Food rules: Eat food. Not too much. Mostly plants.
When you normally think about food and rules, your mind probably wanders to words like diet, restriction, intolerance, sensitivity or allergy – honestly, the list goes on. Among all that noise… that chaos… that seems to continuously buzz in our ear about what to eat, how to eat and when…somewhere, I believe, is the truth about food.
Michael Pollan, a New York Times best-selling author and food journalist, has written several books, detailing the evolution of food, our perception of it and how (ultimately) simple it can be.
I’ve followed Pollan for a while now, watching his PBS or Netflix documentaries over the years. However, it’s the first time I decided to purchase one of his books. I chose Food Rules: An eater’s manual because eating can be frustrating and feel complicated. In some ways, we have been conditioned to think of food this way - either through food marketing, culture, environment, family history and so on. Over the years, and even as I was diagnosed with gluten intolerance, food interested me. It’s everywhere – social functions, home, work – you can’t escape it. Every day, you get up and eat. It’s a constant in everyone’s life and something we should be curious about. It’s a part of the ebb and flow of life - something to be shared during celebrations and even funerals.
You are what you eat. It seeps into how we feel and how we relate to society.
Some people find food complex, while others don’t care. I’m somewhere in the middle – absolutely intrigued by its power. That’s why I started picking up books about food: food culture, food history, food psychology and science. Michael Pollan’s Food Rules: An Eater’s Manual was on my list.
The book is a short read – 139 pages and 64 rules. It doesn’t overwhelm you with facts and thoughts about food. It’s a great introduction to what food is, what it isn’t and what we assume food can be, or has been. It doesn’t dive deep into the science, or make-up of food, but instead helps you avoid foods that have been created by food scientists to push large amounts of salt, sugar and fat into your diet.
If you’re looking for an introduction to food and indicators of how to identify good food - without the pressure of calling it - The Atkins Diet, Weight Watchers or JennyCraig – then I’d recommend picking up this short, informative read. Here's what I learned.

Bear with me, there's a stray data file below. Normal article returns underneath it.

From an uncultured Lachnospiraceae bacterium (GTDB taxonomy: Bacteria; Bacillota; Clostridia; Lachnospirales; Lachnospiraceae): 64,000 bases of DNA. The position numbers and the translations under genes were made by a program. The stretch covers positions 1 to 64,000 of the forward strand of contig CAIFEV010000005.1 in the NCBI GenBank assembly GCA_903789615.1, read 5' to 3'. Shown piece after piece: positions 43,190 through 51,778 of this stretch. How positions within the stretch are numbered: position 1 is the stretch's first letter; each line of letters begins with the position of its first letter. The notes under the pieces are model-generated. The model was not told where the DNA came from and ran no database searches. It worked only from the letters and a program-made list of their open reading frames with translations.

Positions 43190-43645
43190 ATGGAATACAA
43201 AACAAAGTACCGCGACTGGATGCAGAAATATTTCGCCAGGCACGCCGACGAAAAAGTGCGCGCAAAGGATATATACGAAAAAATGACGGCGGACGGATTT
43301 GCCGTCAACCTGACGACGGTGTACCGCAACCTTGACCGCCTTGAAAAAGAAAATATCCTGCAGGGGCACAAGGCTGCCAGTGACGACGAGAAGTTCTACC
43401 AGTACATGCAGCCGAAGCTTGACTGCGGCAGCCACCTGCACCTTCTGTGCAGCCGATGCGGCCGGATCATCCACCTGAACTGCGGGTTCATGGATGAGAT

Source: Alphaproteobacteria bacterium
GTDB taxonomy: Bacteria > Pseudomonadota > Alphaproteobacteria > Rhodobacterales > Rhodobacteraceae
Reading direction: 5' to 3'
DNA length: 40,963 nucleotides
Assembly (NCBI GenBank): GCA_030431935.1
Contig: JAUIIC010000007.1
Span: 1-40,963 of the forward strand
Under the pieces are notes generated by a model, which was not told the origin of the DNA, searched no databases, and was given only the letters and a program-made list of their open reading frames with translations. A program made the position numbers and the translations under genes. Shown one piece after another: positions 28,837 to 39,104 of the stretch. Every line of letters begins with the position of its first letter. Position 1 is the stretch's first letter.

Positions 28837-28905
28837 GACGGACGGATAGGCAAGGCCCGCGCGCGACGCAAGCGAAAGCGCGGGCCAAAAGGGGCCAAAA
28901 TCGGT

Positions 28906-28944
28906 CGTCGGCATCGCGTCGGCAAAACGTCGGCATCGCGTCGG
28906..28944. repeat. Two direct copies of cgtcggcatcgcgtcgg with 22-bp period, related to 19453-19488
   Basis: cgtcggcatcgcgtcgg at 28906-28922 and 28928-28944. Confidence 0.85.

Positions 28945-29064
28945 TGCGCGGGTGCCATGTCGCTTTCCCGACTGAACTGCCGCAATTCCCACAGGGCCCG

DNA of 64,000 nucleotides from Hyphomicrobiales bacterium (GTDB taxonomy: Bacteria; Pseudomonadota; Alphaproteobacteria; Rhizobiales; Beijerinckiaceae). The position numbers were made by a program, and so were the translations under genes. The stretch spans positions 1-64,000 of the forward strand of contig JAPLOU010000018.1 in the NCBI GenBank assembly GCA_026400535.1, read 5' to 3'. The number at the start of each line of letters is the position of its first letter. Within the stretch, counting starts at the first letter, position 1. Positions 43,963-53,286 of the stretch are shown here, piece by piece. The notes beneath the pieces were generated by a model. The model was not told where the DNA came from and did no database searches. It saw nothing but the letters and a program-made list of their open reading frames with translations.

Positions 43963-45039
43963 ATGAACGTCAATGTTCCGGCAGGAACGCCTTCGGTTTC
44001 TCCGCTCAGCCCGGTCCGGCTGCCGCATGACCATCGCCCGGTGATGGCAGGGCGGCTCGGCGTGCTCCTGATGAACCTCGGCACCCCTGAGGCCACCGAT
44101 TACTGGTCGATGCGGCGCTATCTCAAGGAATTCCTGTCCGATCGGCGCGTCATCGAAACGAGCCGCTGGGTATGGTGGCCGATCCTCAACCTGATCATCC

Don’t think too much.
This is sometimes easier said than done. But sometimes in a pinch, I find myself weighing the pros and cons of eating foods: Should I eat here or there? Would that be too many carbs today? Is that enough vegetables? Will the dressing cancel out the health benefits of the food? What size can I get so that I don’t overeat? Honestly, overthinking food is a huge struggle of mine. This book helped me realize that overthinking is natural, but planning your meals can help.
Eat What You Can Identify
Think fruits, vegetables, plants, nuts, seeds and protein (meat or plant-based). Most of the time, these foods are along the perimeter of grocery stores or at farmer’s markets. If you don’t have to read a nutrition facts label to identify the food, then you can probably eat it.
How do you feel after you eat? Stuffed? Still hungry? If you’ve never paid attention to how you’re feeling as you’re eating, then you should start now. That’s how it all started for me when I found out I was gluten intolerant. I noticed certain foods made me feel sick and uneasy. Headaches followed and I had joint pain. You may not feel anything at all after you eat. If that’s the case, think about your physical appearance – has anything been a constant issue? Think acne, weight gain, weight loss, hives, etc. If none of this applies to you, then I’d say pay attention to substances you’re putting into your body. Be conscious of how food is raised, prepared and served. Look at the effects it has on others or the Earth.
All of this can help you no matter where you are on your food journey – losing weight, gaining weight, improving your relationship with food, creating a balanced diet, learning to cook, or getting an introduction to food marketing and the food industry. The book can spark other areas of interest when it comes to food, health, communication and wellness. You’ll find yourself laughing, or in awe of some of its simplicity, even pointing out things you took for granted - like crazy sayings from your grandmother. Think old adages: Your eyes are bigger than your stomach.
I’m learning how to improve my relationship with food not only for myself, but also to share its power and goodness with others. Eating is a necessity and you should have a positive experience every single time – whether it’s French fries or quinoa.